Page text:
Should woodwork/home maintenance classes be mandatory?

In preparing a teenager for life, understanding the physical nature of things – by taking classes in woodworking, metalwork, Electrical shop, etc. – can better prepare that student for the “real world”.
It will also expose students to fields that they may not have an interest in, but will be valuable in their future.
There is no question that Many will find it boring or not germane to their lives, but how often do you use trigonometry in your daily life?
Since schools have cut shop and industrial arts from many of their curriculum’s, many graduates are compelled to learn everything from hanging a picture to building a deck from internet “how-to’s” or an orange vested clerk at a “Big Box” hardware store.
They really need to have some practical experience and understanding of tools, so that they can plan a project and see it safely to completion. Most important, when hiring a skilled handyman or contractor, they will have a better understanding of what they need, the actual work involved, and what it will cost.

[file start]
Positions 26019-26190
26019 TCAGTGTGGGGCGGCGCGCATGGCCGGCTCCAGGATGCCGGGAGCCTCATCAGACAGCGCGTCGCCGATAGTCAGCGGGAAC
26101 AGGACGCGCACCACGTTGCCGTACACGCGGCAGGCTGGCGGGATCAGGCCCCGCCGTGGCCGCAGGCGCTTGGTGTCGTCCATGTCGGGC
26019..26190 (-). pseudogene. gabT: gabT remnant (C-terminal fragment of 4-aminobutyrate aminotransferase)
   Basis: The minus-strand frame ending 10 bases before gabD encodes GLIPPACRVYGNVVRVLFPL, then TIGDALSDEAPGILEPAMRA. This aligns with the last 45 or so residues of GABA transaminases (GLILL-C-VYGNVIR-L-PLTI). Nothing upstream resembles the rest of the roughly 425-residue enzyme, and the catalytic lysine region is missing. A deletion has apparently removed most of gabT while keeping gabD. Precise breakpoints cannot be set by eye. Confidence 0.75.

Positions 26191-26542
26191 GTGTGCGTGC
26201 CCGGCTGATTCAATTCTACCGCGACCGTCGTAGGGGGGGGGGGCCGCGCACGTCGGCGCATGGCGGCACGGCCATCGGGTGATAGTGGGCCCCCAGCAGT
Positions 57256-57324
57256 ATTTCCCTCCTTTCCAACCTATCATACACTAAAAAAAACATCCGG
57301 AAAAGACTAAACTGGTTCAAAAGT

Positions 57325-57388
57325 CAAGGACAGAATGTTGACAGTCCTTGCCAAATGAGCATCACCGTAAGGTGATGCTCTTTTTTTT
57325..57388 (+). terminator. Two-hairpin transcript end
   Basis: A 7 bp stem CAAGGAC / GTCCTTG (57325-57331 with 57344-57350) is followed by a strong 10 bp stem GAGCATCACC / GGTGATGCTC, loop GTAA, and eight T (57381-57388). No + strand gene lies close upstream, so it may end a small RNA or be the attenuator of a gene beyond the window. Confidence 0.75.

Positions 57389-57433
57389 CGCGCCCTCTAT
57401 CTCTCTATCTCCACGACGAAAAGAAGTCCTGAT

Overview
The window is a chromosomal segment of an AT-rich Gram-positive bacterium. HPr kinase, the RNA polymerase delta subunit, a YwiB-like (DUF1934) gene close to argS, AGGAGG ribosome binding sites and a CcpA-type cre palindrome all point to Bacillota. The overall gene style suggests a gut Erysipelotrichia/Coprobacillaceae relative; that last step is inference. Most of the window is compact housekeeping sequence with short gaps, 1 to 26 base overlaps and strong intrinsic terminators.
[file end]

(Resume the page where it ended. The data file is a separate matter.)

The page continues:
I would love to see more schools with shops and courses in woodworking and basic home maintenance, but that is a factor of budget and the needs of the student population. We need more graduates who excel and basic math and have fluency in English, as well.


I was fortunate to have parents who were educators.  My mother was an art teacher in Brooklyn, at the Ovington School, PS 176, and my Father taught Shop at Thomas Edison High School in Queens.  This gave me a strong belief in the power of public education.  I also learned that building more schools is much cheaper than building more jails, in the long run.
Woodshop 101 For Kids: 21 Woodworking Lessons: Teach the Basics of Woodworking. 14 Woodworking Projects For Parents and Kids To Build Together
I hope my opinion and the other items I presented give you the basics to form an educated and informed opinion.